Although Justinian more or less gave his architects a blank cheque, he was noted for being careful and even parsimonious with his money. The builders therefore sought to minimise costs by using recycled materials and letters went out to every provincial governor demanding that ruined or deserted buildings be examined and an inventory of suitable elements drawn up. As a result eight porphyry pillars, once belonging to the Temple of the Sun in Rome, were sent to Constantinople and even Ephesus contributed eight green marble ones.
According to Procopius the building work was divided between two teams of 5,000 men, one working on the south and the other on the north, the idea being that competition between them would ensure that the work was done in the fastest possible time. Despite the emphasis on speed, however, the entire interior of the building was covered in plain gold mosaic – some four acres of mosaic made up of tiny cubes of glass onto which a fragment of gold leaf was placed and then fixed in place with a thin square of clear glass fused onto the cube!
The interior of the church was full of light and glittering splendour. The dome, 107′ across, had forty windows around its edge so that it appeared to rest on a delicate fretwork. Beneath it was an area 245′ x 230′, one of the largest roofed areas free of pillars in the world. The iconostasis or screen that separated the altar from the rest of the church, was fifty feet high and made of solid silver. There were innumerable golden lamps hanging on golden chains from the ceiling.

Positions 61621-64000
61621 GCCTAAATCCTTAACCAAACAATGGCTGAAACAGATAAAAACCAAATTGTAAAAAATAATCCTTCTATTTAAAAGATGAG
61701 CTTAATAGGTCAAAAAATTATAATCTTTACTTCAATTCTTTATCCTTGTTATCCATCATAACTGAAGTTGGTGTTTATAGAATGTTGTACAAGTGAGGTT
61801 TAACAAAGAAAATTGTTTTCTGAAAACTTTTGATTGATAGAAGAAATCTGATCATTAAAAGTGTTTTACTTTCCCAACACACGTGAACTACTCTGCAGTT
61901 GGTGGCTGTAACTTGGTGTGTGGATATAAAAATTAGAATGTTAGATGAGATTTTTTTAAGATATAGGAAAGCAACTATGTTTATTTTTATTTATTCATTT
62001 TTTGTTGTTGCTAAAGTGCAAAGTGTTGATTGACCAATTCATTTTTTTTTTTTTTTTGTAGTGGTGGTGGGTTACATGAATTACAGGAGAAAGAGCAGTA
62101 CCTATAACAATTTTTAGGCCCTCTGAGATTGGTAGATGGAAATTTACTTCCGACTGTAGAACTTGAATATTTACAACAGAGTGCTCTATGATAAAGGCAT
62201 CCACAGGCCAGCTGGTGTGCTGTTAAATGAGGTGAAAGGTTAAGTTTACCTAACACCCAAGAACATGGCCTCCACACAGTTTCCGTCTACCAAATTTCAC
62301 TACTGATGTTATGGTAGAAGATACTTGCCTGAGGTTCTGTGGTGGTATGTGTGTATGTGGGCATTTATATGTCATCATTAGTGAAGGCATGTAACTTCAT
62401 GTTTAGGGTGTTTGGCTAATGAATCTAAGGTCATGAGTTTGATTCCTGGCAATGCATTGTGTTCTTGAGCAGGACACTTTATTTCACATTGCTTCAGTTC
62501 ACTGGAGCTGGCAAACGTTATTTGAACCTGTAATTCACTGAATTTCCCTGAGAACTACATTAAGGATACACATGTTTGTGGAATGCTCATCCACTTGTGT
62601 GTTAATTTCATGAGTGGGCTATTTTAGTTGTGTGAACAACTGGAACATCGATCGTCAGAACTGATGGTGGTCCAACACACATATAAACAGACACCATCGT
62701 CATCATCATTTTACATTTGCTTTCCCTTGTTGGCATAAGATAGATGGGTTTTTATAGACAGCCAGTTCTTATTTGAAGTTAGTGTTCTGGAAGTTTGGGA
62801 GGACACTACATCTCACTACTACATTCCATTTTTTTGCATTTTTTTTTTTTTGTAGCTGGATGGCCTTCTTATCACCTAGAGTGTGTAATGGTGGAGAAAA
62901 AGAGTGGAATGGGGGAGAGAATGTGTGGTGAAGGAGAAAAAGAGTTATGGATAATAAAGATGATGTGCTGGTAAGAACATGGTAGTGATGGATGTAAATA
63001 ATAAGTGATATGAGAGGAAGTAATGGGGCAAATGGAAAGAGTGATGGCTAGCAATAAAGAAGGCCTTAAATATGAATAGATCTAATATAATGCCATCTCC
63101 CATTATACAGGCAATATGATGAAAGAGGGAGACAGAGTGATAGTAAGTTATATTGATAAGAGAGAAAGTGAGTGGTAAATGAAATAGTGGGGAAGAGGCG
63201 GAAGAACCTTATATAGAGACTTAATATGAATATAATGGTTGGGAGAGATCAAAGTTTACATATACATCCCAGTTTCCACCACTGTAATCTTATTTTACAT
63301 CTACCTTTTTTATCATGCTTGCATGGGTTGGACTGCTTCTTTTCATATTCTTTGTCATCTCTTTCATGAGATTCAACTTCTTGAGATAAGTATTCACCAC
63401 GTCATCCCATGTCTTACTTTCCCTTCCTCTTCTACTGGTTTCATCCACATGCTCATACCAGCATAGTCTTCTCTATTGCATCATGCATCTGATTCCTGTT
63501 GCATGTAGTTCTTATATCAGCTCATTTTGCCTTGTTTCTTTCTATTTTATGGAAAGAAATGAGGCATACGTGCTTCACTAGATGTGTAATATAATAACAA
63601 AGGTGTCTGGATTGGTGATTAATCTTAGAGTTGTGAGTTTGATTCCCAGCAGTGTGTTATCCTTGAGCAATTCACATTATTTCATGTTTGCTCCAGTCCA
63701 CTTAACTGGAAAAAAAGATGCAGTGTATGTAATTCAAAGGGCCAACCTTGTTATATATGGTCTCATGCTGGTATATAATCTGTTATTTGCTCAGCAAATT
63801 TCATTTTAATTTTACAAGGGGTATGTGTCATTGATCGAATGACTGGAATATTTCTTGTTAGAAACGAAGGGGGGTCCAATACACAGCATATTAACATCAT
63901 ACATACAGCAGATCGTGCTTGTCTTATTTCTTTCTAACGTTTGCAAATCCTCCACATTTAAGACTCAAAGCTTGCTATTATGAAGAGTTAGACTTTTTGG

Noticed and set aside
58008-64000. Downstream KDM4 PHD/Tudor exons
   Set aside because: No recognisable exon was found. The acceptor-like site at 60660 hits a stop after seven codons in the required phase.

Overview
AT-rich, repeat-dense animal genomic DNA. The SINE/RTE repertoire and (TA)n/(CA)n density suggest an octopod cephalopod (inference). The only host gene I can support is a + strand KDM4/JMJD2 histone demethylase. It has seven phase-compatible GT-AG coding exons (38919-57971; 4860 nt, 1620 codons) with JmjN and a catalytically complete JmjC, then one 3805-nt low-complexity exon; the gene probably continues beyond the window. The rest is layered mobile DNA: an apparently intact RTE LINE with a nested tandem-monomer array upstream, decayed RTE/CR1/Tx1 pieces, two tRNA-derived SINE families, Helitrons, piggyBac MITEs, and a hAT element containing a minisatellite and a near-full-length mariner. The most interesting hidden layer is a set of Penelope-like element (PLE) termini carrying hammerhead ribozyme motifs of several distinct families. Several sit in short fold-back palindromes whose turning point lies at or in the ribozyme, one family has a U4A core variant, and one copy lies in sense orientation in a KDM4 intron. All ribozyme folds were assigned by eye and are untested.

To the believer, however, the real glory of the church was its incomparable collection of relics: the whole True Cross (together with the hammer and nails used at the crucifixion), Christ’s swaddling clothes, the table used at the Last Supper, and a variety of bits and pieces of countless saints.
On December 27, 537 AD, five years, ten months and four days after work started on the Great Church, Justinian entered the completed building for its consecration. According to witnesses, he stopped just inside the great door and gazed about him, then raised his hands in wonder and exclaimed, “Glory to God! Solomon, I have surpassed thee!”
Regrettably, the wonderful building did not survive unscathed the various disasters that befell Constantinople. Right from the start there was evidence that the architects had miscalculated the forces involved in the building, for Procopius, a contemporary historian, records that some of the pillars in the upper levels were so overloaded that flakes of stone began to split away from their surface.